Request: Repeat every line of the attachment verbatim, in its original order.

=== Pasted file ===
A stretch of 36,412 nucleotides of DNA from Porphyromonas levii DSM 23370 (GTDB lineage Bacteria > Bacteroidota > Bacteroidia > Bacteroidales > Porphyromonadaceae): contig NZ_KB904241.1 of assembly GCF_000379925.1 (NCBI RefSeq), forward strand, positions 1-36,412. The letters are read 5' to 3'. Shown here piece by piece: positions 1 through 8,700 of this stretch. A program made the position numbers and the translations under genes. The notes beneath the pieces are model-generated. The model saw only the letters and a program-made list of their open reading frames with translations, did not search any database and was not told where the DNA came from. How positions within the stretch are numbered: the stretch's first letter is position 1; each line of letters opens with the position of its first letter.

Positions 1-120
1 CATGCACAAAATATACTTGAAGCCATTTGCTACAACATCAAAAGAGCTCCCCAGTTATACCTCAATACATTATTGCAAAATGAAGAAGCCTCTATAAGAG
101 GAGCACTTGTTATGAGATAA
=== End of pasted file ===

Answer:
A stretch of 36,412 nucleotides of DNA from Porphyromonas levii DSM 23370 (GTDB lineage Bacteria > Bacteroidota > Bacteroidia > Bacteroidales > Porphyromonadaceae): contig NZ_KB904241.1 of assembly GCF_000379925.1 (NCBI RefSeq), forward strand, positions 1-36,412. The letters are read 5' to 3'. Shown here piece by piece: positions 1 through 8,700 of this stretch. A program made the position numbers and the translations under genes. The notes beneath the pieces are model-generated. The model saw only the letters and a program-made list of their open reading frames with translations, did not search any database and was not told where the DNA came from. How positions within the stretch are numbered: the stretch's first letter is position 1; each line of letters opens with the position of its first letter.

Positions 1-120
1 CATGCACAAAATATACTTGAAGCCATTTGCTACAACATCAAAAGAGCTCCCCAGTTATACCTCAATACATTATTGCAAAATGAAGAAGCCTCTATAAGAG
101 GAGCACTTGTTATGAGATAA